"As we have often observed, probable cause is the sum total of layers of information and the synthesis of what the police have heard, what they know, and what they observe as trained officers. We weigh not individual layers but the `laminated' total. It has often been repeated, but it bears repetition, that `In dealing with probable cause, * * * as the very name implies, we deal with probabilities. These are not technical; they are the factual and practical considerations of everyday life on which reasonable and prudent men, not legal technicians, act.' Brinegar v. United States, supra 338 U.S. at 175, 69 S.Ct. at 1310, 93 L.Ed. 1879. (Emphasis added.)"
While of no moment so far as our decision is concerned, we do note, in the interest of accuracy, that the Supreme Court of Connecticut, in holding that there was probable cause for Raffone's arrest, rested its decision on slightly different grounds than ours.
First, the Supreme Court focused primarily on the last tip, that of November 26. Its only reference to the second tip was that "Raffone, Sr., was already a suspect, as a result of reliable information received on November 11 or 12, 1966." 161 Conn. at 122, 285 A.2d at 327. There was no mention of the first tip. And the internal corroboration and reinforcement of the tips, viewed in conjunction, was not discussed.
Second, the Supreme Court grounded its decision with respect to the lawfulness of the arrest on the Connecticut Arrest Law, Conn.Gen.Stat. § 6-49 (Supp. 1972), holding that the November 26 telephone tip was "speedy information" and thus ground for arrest under § 6-49 which authorizes a warrantless arrest of "any person for any offense . . . when such person is taken or apprehended in the act or on the speedy information of others"; and the Court then went on to determine whether Captain McHenry "was . . . justified in accepting [the speedy information] as a basis for acting on it." It held that he was, pursuant to the further provision of § 6-49 which authorizes a warrantless arrest of "any person who such officer has reasonable grounds to believe has committed or is committing a felony". 161 Conn. at 122; 285 A.2d at 327. Thus the Court in this respect reached the same result as we do, since "reasonable grounds" and "probable cause" have substantially the same meaning in this context. We have so held in construing § 6-49. United States v. Thompson, supra note 8, at 223.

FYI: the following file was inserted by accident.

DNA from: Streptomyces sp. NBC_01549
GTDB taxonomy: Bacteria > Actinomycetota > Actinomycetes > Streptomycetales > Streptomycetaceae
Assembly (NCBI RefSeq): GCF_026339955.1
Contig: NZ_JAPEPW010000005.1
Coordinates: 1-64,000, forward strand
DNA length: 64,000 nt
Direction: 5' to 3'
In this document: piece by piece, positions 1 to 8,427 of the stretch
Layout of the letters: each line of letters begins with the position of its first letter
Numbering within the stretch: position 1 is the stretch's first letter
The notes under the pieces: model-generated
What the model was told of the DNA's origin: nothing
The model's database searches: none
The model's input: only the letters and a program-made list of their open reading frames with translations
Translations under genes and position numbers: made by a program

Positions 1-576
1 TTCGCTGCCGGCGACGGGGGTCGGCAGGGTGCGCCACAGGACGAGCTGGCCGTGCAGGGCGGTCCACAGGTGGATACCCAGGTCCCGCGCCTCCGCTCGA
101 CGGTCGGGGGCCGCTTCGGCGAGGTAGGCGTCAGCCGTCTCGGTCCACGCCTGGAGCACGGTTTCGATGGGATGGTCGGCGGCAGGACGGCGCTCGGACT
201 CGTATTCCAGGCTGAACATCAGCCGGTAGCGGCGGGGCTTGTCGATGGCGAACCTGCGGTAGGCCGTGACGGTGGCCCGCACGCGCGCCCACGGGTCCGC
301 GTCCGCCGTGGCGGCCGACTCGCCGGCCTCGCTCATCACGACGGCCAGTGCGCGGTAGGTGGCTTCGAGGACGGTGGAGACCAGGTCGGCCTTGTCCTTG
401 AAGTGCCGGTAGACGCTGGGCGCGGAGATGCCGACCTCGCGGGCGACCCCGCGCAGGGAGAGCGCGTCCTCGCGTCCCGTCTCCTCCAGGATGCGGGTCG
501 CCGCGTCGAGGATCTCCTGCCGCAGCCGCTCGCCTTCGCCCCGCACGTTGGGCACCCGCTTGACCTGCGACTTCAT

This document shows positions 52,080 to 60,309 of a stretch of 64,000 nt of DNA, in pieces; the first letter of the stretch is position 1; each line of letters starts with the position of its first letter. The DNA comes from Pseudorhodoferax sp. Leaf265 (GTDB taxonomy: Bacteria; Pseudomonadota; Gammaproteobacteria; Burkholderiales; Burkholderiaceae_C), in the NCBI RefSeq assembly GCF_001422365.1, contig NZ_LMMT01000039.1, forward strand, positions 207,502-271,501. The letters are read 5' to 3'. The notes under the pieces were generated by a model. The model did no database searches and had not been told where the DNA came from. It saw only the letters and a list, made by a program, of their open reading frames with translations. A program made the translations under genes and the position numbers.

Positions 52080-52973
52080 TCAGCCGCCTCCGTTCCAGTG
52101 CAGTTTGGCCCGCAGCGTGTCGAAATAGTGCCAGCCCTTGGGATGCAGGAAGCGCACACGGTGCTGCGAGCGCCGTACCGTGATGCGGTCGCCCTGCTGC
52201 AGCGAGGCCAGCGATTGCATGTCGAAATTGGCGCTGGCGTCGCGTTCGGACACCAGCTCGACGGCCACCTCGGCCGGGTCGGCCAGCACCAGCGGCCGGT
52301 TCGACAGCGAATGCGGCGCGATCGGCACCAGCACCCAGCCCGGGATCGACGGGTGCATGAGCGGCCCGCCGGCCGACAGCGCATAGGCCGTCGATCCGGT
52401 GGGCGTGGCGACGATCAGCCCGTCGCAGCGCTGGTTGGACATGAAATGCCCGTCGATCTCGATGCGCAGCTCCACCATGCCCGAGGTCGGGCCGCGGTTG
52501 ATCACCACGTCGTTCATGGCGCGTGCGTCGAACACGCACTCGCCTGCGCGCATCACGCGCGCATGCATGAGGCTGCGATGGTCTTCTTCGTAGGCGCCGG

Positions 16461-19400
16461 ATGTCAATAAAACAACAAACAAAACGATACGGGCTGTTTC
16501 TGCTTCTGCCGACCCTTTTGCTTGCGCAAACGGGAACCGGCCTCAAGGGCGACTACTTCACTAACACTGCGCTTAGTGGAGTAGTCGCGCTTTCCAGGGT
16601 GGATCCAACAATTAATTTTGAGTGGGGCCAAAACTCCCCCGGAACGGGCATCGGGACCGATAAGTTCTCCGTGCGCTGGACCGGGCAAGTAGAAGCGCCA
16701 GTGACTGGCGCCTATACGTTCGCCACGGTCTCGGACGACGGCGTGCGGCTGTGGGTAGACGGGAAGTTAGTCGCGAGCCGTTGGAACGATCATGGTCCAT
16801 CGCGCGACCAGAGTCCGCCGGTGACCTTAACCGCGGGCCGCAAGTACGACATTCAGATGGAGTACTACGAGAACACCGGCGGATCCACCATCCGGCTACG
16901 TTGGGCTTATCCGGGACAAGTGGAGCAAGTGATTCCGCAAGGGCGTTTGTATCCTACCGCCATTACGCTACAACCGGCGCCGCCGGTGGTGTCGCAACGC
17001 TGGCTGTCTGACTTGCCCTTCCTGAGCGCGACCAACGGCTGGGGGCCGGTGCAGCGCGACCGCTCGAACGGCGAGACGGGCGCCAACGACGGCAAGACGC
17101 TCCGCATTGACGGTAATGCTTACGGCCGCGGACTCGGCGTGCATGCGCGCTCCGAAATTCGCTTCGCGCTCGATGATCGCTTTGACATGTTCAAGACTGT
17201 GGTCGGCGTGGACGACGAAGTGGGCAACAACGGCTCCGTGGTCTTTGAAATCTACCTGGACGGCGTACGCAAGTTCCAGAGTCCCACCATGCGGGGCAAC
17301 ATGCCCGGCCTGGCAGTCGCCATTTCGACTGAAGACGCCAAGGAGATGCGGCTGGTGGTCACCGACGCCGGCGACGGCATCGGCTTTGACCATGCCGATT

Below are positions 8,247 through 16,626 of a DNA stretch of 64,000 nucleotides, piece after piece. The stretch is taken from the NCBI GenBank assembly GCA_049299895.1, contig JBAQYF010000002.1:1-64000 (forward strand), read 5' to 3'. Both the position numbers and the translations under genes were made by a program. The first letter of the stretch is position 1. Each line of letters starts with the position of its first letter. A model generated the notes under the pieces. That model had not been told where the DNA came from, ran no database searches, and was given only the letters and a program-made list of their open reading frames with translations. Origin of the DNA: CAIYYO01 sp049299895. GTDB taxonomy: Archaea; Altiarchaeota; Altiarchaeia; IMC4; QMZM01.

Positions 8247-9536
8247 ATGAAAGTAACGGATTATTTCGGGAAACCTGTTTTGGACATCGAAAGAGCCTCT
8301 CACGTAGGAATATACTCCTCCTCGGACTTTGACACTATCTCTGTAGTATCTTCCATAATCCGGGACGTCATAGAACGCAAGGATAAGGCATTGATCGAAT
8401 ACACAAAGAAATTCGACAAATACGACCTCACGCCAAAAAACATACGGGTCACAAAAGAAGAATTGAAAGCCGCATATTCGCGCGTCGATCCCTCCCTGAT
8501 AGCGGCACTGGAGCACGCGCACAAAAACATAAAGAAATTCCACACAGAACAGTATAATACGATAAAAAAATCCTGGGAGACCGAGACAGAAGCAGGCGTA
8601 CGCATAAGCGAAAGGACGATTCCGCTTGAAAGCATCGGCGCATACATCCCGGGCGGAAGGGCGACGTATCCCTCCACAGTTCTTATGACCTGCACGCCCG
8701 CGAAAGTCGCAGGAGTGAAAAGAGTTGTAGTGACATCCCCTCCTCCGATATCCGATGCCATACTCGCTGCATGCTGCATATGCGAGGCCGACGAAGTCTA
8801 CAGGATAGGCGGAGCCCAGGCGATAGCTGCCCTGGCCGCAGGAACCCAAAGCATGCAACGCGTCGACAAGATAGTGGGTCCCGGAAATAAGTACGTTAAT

Having held that there was probable cause for the arrest of Raffone, we hold that the same probable cause justified the warrantless search of the truck Raffone was driving immediately prior to his arrest. Chambers v. Maroney, 399 U.S. 42, 47-48 (1970); Carroll v. United States, 267 U.S. 132, 153, 162 (1925).
Alternatively, we hold, since there was probable cause for the arrest, that the search was proper as incidental to a lawful arrest. Preston v. United States, 376 U.S. 364, 367 (1964); Draper v. United States, supra note 10, at 314; United States v. Thompson, supra note 8. at 222-24, and authorities cited.
Since the search here took place before the Supreme Court's decision in Chimel v. California, 395 U.S. 752 (1969), we need not decide whether the seizure would be allowable under the standards of that case. Williams v. United States, 401 U.S. 646 (1971); United States v. Bennett, 445 F.2d 1113 (2 Cir. 1969), cert. denied sub nom. Thomas v. United States, 402 U.S. 984 (1971).
The order of the district court granting the petition for a writ of habeas corpus and discharging petitioner from custody is reversed. Petitioner is remanded to the custody of respondent.